Last P&P post covered the fact that the omniscient narrator was making a mistake. I know, it seems crazy, but there it is. She (of course it’s a she!) makes claims about Mr. Bennet that aren’t shown in the book.
What we didn’t cover was why the narrator would make mistakes like that. What is she hiding? More importantly, what is Jane Austen trying to prove?
I’m not sure what Jane was thinking, but it certainly makes the book far more complex. It means the narrator becomes a character. And a character has, well, a character.
In the case of P&P, this narrator is certainly not omniscient. Even worse, the narrator has a thing against Mrs. Bennet. How do I know? Check out this evidence.
Her father, captivated by youth and beauty, and that appearance of good humour which youth and beauty generally give, had married a woman whose weak understanding and illiberal mind had very early in their marriage put an end to all real affection for her. Respect, esteem, and confidence had vanished for ever; and all his views of domestic happiness were overthrown.
This comes from P&P, first paragraph of Chapter 42 (Volume 2 Chapter 19).
Talk about getting slammed! The narrator is pretty much saying Mrs. Bennet who is weak, illiberal, no longer gets any affection, respect, esteem, or confidence.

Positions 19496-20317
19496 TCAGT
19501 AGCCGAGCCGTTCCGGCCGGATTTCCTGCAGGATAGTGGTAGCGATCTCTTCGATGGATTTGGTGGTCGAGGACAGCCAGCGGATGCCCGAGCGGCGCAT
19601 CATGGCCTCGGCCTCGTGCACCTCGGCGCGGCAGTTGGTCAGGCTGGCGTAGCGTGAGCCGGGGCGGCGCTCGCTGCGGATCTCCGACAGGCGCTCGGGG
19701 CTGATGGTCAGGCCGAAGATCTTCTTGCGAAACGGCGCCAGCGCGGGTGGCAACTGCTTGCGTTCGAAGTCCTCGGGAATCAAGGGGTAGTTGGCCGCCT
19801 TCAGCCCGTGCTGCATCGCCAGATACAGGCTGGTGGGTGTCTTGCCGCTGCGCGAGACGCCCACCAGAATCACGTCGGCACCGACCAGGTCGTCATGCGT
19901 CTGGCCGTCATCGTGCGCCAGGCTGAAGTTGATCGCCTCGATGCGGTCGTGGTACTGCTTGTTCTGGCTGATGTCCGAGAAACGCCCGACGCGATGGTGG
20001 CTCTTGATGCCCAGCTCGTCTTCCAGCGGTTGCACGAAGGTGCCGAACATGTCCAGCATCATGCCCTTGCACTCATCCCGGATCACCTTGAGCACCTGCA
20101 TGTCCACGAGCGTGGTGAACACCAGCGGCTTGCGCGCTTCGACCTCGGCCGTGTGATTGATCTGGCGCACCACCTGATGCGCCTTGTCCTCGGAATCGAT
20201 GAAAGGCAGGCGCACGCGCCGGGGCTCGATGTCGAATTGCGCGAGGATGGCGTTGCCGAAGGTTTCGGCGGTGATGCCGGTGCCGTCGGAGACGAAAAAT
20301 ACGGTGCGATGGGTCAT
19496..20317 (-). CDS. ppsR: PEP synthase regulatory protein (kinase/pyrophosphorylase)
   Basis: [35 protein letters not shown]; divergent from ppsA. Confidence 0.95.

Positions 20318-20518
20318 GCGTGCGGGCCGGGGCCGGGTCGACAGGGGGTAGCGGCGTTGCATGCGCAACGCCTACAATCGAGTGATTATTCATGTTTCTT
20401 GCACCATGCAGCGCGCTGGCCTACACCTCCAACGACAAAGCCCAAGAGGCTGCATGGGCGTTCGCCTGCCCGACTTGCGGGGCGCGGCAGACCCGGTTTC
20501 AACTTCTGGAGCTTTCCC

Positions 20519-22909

But the book doesn’t hold up any of those claims. True, Mr. Bennet never kisses her or says he loves her, but a lot of that didn’t go on back in those days anyway. At the same time, he does show her respect and confidence throughout. So what’s going on here?
The only thing I can figure is that the narrator has it in for Mrs. Bennet.
Maybe they were childhood rivals, and the narrator is in love with Mr. Bennet? Or perhaps it’s a sister that no one likes to talk about. At any rate, the narrator takes great pains throughout the story to slam Mrs. Bennet whenever she can. Why?
Even if you think this is crazy talk, consider this. No one writes tighter than Jane Austen. It’s like reading a compressed computer file that expands in your head. So why should Jane keep going on and on about how silly Mrs. Bennet is?
There can only be one reason. Mrs. Bennet is truly a genius but hides it well. The narrator is jealous, but since she’s a narrator she doesn’t have much recourse to revenge but telling us lies about Mrs. Bennet. That’s where the vengeance comes in.
What who did when, I don’t know. But I’ll get to the bottom of it. In the meantime, I’ll just have to read more Jane.